Despite the general assumption that with international institutions comes enforced human rights regulation, forced labour today is alive and well. References to cotton fields, compulsory service, limited to no compensation, and compelled work quotas, are frequently associated with American slavery, abolished during the mid-19th century. Few are aware of the current cotton industry in Uzbekistan, and its connection to mass civil rights abuses, with conditions which mirror many elements of the barbarous and savage character of the old American plantation system.
The closed-off nature of the Uzbek government has enabled the state to engage in horrific exploitations of its citizens, while successfully preventing the international community from adequately documenting and investigating such atrocities. Even more shocking, are the lack of mainstream media coverage and apathetic response of the West, which so commonly condemns foreign neglect of basic human rights, but has devoted little attention to the abuses being carried out in Central Asia.
The cotton industry in Uzbekistan should be scrutinized by an international body on the grounds that it creates environmental catastrophes, economic pitfalls, and vast human rights violations.
The current cotton industry in Uzbekistan accounts for roughly $1 billion of the country’s annually revenue, making the state the fifth largest cotton producer in the world. More commonly associated with questionable working conditions, the cultivation of cotton fields in Uzbekistan is rarely criticized for its harmful effects on the environment, yet the link between cotton growth and water shortages should be of great concern to the international community. The cotton industry is one of the most environmentally unsustainable means of production.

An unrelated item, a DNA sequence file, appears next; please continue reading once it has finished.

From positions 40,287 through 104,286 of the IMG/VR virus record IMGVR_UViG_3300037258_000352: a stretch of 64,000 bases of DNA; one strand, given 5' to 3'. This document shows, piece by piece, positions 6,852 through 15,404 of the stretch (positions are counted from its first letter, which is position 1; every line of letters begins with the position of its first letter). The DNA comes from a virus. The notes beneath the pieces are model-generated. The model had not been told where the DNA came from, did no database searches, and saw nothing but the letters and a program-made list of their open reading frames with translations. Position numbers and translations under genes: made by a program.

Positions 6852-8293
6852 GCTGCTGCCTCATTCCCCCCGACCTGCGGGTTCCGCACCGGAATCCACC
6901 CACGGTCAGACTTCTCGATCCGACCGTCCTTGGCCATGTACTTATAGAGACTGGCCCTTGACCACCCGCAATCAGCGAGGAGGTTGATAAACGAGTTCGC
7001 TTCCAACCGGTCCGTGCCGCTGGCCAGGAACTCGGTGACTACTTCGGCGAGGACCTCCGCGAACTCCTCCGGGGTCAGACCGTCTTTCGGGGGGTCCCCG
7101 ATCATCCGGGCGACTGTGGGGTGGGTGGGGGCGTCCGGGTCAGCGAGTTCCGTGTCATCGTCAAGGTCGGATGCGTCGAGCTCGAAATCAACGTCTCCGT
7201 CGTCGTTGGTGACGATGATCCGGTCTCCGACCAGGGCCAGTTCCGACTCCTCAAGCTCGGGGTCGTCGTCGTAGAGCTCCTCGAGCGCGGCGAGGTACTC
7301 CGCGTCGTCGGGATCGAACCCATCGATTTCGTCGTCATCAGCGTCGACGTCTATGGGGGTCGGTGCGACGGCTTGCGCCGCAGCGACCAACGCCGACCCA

An extremely thirsty plant, cotton requires about 700-13000 mm (or 27-51 inches) of water to grow. Roughly 20,000 liters of water is required to produce only 1kg of cotton (equivalent to a single T-shirt). Evidence of how harmful cotton production can be on the environment is no more apparent than in the Aral Sea, between Uzbekistan and Kazakhstan, stretching over 26,000 square miles. Once home to a thriving ecosystem, today the Aral Sea is nothing more than a dry, desertlike wasteland.
A vast, and highly inefficient irrigation network, originally created under the Soviet era in the 1960s, but which remains in use today, accounts for the disappearance of the Aral Sea’s body of fresh water. According to the World Bank, cotton fields in Uzbekistan drain 20km3 of water every year. Today, the Aral Sea is 15% of its original size.
Not only has the destruction of the Aral Sea ruined the region’s ecosystem, accounted for thousands of lost jobs, and deprived the population of a fresh source of drinkable water, but it has also created a series of harmful toxins, further damaging the environment and creating health concerns for local inhabitants. The soil is currently covered in toxic salts and pesticides, which are easily dispersed by wind storms, and thus spread throughout farm lands and account for respiratory illnesses and various forms of cancers.